5 Ways Smoking Affects Sexual Health

by Elizabeth Nolan Brown

You know smoking can up your cancer risk, but did you know it makes PMS and erections worse? Both of those facts come courtesy of an anti-smoking campaign from the New York City health department. Some say emphasizing these sexual health consequences trivializes smoking risks (what are bad cramps in comparison to lung cancer?). But I like the message — as a long-time cigarette smoker, the thing that really made me quit was worry over wrinkles. Sometimes the smaller but more immediately tangible effects of smoking can make all the difference when it comes to convincing people (especially young people) to quit.

In that vein, here are a few ways that smoking can be bad for your sexual and reproductive health.

1. Women who smoke have more difficulty getting pregnant.

According to the American Society of Reproductive Medicine, smoking accelerates the loss of eggs (and thereby speeds up infertility). Components of cigarette smoke also interfere with ovarian cells' ability to make estrogen and lead to more eggs with genetic abnormalities.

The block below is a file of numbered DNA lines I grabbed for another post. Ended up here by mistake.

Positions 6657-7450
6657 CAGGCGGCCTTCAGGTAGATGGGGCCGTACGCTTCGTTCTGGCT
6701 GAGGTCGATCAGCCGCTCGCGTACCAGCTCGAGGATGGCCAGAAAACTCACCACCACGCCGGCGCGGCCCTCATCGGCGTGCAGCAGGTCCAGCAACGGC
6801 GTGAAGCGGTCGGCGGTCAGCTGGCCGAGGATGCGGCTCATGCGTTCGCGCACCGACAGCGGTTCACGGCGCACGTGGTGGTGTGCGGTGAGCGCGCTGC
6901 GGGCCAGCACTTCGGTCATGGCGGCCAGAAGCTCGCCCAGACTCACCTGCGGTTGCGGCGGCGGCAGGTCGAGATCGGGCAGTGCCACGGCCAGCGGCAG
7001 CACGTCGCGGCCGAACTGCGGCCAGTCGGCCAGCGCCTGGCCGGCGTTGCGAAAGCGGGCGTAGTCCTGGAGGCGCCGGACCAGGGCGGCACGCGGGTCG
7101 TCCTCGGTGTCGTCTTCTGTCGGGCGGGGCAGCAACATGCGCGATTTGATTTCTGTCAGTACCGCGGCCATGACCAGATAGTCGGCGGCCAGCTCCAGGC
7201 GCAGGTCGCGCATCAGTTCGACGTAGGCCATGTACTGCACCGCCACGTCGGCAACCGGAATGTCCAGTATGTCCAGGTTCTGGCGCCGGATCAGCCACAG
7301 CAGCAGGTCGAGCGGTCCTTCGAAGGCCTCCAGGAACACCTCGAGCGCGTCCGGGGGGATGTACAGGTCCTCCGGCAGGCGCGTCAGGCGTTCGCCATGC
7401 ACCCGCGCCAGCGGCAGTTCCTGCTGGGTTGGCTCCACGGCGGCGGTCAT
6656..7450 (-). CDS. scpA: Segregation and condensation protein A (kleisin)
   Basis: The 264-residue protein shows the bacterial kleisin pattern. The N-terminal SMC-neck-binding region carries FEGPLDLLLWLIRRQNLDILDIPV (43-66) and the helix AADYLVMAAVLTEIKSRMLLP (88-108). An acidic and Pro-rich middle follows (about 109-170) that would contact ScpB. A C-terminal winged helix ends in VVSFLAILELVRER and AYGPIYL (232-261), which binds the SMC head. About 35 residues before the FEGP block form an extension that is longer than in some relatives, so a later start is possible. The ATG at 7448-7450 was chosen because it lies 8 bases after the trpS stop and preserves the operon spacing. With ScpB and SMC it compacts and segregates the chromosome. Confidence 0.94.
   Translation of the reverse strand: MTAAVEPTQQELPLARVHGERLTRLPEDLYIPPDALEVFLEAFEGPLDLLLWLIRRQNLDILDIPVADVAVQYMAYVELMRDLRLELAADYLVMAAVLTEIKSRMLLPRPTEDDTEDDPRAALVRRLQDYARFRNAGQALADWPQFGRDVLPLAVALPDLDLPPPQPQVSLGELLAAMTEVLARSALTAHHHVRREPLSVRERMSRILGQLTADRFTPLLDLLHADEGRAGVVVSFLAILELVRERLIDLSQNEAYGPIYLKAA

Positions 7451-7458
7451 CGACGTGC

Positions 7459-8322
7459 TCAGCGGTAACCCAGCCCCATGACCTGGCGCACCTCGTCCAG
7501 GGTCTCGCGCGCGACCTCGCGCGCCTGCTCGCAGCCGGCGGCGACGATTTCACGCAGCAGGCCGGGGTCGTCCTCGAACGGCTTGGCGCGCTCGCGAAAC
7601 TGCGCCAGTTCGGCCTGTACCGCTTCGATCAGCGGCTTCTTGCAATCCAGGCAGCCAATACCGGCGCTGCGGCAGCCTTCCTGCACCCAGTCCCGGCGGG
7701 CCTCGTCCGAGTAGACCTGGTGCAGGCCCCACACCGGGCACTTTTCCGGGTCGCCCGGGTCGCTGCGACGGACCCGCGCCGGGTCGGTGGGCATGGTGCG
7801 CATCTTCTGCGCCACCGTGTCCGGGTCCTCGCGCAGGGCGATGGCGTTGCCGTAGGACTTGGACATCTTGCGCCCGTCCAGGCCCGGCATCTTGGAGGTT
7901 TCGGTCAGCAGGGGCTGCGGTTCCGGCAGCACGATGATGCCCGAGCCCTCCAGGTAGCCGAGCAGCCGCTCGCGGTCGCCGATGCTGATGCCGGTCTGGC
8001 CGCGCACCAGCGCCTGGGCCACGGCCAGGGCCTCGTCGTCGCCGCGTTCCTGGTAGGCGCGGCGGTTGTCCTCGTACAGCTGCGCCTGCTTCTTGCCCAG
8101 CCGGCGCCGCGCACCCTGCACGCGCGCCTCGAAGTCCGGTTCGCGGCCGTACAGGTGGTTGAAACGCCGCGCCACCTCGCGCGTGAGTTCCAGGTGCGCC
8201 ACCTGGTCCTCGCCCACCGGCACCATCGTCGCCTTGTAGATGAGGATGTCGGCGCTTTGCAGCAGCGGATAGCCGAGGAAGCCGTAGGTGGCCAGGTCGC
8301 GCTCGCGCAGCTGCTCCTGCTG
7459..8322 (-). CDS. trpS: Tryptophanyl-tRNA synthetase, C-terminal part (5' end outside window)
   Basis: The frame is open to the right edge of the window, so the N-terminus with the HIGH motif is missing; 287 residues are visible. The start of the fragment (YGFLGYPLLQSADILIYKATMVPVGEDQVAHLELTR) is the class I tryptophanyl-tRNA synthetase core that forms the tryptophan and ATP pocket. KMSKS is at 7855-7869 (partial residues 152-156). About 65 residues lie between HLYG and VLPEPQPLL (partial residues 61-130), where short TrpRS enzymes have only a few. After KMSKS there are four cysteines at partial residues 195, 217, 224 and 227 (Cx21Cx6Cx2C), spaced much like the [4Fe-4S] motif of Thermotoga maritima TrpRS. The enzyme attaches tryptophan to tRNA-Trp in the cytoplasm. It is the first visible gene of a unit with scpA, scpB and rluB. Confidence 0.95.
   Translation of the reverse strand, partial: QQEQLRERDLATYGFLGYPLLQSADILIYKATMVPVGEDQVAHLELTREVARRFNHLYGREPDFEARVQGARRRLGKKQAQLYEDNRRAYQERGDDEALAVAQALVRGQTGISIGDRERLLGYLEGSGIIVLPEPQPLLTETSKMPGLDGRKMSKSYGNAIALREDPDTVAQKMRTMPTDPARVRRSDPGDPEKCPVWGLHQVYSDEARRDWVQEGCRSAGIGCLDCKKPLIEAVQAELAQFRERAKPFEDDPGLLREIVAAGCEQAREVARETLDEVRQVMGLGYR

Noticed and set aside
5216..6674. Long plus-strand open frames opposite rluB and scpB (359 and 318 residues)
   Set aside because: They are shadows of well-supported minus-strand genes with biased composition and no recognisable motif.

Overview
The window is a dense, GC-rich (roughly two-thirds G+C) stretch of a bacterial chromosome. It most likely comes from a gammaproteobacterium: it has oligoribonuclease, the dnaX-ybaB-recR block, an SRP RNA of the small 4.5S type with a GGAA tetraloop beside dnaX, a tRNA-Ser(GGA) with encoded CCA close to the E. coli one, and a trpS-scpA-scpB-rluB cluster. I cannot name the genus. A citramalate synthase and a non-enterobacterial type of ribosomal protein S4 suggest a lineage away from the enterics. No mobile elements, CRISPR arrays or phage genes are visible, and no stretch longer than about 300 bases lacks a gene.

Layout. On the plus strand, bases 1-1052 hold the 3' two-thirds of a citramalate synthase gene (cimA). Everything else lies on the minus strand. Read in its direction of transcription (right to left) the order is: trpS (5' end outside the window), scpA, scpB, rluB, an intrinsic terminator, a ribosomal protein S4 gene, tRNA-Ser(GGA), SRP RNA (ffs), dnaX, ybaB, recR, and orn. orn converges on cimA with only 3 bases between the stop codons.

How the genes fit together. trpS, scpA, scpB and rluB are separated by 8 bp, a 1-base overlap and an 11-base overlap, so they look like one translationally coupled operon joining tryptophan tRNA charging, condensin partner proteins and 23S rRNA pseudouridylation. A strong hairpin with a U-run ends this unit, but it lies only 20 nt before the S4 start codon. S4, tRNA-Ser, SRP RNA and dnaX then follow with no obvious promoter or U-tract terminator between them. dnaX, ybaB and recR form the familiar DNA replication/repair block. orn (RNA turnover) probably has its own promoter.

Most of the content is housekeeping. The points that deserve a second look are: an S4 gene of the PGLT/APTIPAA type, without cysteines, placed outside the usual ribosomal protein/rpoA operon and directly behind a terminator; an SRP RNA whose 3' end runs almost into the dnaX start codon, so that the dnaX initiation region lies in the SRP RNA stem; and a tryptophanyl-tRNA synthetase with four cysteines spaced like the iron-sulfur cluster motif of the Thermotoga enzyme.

2. Men who smoke have more trouble getting and keeping an erection.

Trouble getting it up is linked to poor blood flow to the penis, and smoking restricts blood flow. Research has shown that non-smokers get hard five times faster than smokers, and quitting smoking also gives men "thicker, more rigid" erections. Hot.

3. Smoking can exasperate PMS.

Research suggests that smoking could make PMS symptoms more likely. In a study of 27- to 44-year-old women, smokers were twice as likely to have premenstrual symptoms, especially backaches, bloating, breast soreness, and acne. Other research has shown smokers have more irregular periods.

4. Smoking kills sperm.

Men who smoke have lower sperm counts, slower-swimming sperm and more abnormalities in sperm shape and function, according to the ASRM.

5. Smoking could speed up menopause.

Women who smoke go through menopause earlier than non-smokers. In a large review of studies, non-smokers hit menopause between ages 46 and 51, on average, but smokers hit menopause between 43 and 50. Stopping periods sooner might not sound that bad to you now, but early menopause is also associated with health risks such as osteoporosis, diabetes, and Alzheimer's disease.